- There is no shortage of African giant pouched rats
- The rodents love attention with many enjoying the company of humans
- It does not cost much to feed or house them
- They can live for between six and eight years
Dstl Research Into Bomb Detection Rats
A Sunday Telegraph article published in April 2021 reported on a scientific paper, produced by the Defence Science and Technology Laboratory (Dstl) and Secretary of State for Defence Ben Wallace, which suggested Britain was looking into improving the way rats are trained to detect bombs.
The report suggested that “the British Army is set to recruit bomb-sniffing rats after Porton Down scientists designed a hi-tech system that can be used to train rodents”.
A 22-page patent, filed with the Intellectual Property Office, was said to be looking to improve on the current method of offering laboratory rats individual smells to detect one by one in return for treats if they get it right.
Instead, the idea was to offer rats several smells via a carousel system to represent real-life working environments. When rats are sniffing out land mines, they are tasked with having to detect one distinct smell out of the many surrounding them.
However, Dstl said in response to the report that the MOD “does not currently use rats as military working animals” but that the research would be used to improve the training of detection dogs.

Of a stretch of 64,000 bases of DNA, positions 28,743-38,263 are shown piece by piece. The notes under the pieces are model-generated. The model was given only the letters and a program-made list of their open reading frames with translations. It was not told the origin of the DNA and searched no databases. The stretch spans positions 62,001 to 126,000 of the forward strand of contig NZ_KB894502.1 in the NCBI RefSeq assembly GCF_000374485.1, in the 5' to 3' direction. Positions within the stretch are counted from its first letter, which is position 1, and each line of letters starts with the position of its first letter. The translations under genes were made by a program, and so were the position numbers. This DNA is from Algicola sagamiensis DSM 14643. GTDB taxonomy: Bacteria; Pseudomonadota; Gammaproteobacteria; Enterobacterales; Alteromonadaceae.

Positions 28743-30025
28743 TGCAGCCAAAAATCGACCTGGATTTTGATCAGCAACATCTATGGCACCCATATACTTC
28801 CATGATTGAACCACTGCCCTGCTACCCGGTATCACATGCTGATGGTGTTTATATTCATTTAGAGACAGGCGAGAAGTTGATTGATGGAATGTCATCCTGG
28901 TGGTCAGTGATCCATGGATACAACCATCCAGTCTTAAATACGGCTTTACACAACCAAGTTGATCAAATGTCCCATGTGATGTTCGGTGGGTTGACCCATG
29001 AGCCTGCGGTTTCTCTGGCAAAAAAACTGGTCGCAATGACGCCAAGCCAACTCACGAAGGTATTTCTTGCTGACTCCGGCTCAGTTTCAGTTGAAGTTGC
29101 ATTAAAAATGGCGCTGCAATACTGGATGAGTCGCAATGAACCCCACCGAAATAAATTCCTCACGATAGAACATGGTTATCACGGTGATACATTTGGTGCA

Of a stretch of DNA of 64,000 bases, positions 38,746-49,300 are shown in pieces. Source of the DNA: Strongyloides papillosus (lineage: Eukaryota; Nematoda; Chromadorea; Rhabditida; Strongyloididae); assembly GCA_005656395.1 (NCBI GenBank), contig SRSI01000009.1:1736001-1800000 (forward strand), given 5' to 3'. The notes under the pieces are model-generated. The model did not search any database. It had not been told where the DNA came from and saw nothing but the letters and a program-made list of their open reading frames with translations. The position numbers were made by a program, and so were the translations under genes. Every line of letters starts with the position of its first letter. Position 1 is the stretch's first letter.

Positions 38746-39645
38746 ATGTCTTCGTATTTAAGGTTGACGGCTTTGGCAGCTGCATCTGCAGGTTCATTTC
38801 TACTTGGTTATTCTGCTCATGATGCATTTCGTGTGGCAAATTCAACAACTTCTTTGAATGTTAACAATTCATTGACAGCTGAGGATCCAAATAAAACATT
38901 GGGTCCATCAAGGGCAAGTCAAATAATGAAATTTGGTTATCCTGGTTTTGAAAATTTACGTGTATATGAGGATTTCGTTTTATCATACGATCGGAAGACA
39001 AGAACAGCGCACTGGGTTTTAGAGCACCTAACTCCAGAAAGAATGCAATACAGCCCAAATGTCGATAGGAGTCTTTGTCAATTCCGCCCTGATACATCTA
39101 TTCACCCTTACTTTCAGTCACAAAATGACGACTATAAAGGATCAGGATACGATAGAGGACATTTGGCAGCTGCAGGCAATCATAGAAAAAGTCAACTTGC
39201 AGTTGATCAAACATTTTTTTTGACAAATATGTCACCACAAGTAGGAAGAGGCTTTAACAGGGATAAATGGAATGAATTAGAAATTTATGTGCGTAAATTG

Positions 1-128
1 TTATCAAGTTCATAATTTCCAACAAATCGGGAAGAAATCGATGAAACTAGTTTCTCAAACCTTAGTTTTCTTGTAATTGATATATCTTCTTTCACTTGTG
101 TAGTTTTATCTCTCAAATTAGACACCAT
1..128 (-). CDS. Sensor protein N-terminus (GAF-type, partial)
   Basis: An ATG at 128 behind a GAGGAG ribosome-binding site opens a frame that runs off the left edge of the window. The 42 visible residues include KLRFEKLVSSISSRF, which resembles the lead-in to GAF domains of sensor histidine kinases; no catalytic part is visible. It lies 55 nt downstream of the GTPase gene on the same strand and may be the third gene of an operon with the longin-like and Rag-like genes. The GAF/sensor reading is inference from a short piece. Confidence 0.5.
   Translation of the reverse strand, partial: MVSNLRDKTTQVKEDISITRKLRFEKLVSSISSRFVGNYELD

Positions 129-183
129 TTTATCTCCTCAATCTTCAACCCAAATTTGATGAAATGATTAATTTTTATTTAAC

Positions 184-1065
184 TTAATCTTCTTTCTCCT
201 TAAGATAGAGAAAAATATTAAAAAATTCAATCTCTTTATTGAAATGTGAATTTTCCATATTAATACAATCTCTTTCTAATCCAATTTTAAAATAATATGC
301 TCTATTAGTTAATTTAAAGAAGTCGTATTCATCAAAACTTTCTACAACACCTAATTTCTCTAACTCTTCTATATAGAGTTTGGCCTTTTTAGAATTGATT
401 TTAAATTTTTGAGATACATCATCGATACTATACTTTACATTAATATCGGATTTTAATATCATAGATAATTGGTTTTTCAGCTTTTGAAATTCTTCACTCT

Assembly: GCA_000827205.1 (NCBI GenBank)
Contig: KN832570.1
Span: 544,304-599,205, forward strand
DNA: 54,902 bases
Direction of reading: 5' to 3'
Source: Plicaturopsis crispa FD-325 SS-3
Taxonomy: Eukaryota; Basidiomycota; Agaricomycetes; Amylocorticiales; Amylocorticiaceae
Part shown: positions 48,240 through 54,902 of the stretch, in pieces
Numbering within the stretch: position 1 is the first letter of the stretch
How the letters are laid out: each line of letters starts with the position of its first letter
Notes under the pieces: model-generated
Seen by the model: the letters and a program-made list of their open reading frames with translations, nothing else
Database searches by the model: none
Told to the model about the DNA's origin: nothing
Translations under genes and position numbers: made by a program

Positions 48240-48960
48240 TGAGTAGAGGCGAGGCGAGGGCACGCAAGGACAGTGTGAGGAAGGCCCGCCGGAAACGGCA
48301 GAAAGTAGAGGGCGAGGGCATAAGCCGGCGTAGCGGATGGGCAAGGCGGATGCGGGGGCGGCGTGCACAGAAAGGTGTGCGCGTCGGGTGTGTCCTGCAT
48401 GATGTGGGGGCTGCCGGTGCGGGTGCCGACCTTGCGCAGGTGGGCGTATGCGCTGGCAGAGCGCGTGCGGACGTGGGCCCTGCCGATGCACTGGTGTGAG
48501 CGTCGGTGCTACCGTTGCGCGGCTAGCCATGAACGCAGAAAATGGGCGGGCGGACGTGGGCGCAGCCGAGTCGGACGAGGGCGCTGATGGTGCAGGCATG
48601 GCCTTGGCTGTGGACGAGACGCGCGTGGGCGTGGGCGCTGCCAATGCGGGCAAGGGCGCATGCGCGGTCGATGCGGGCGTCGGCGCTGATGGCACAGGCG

So perhaps we will not be seeing African giant pouched rats like Magawa working for Britain’s armed forces any time soon.
Why Do We Use Animals For Jobs Humans Can Do?
Quite simply put, animals are cheaper to feed, train and house than humans plus do not require a wage. Instead of getting paid monthly, the animals get treats as rewards for good behaviour.
Military working animals can often go places humans cannot. For example, our weight means humans cannot freely walk across a field filled with landmines for fear of detonating one.
Rats are light and nimble enough to easily navigate around while wearing a harness and alert their handlers to the presence of a mine.
The US Navy began working with dolphins in the 1960s to help with mine detection and the design of new submarines and underwater weapons.
Paul Nachtigall, Director of the Marine Mammal Research Program at the Hawai'i Institute of Marine Biology in Kāne‘ohe Bay, says dolphins cannot be beaten when it comes to finding mines.
"[Bottlenose dolphins] are better than any machine as far as detecting mines."
This is because dolphin's sonar is so precise.
Dolphins navigate around their environment by sending out a series of sounds that ‘bounce off’ objects found in the sea like coral, whales and submarines. Just like bats, the mammals pick up the return echoes and form an idea of what is around them. This is known as echolocation or biosonar.
Video: US Navy video by LT Andrew Thompson
Military Working Dogs serve alongside their handlers in patrols, search and rescue missions, sniffing out arms and explosives and working alongside military police forces.
They are also used as therapy and morale dogs, an uplifting presence during deployments to conflict zones, for example, or as a mascot to keep up spirits.
An example of this is the British Army's late LCpl Liam Tasker, of the 1st Military Working Dog Regiment, who with his devoted dog Theo, held a record for the most confirmed finds of improvised explosive devices (IEDs) ever, in the months before the pair died in the service of their country while on deployment.
In just five months, they had uncovered 14 Taliban roadside bombs and hidden weapons.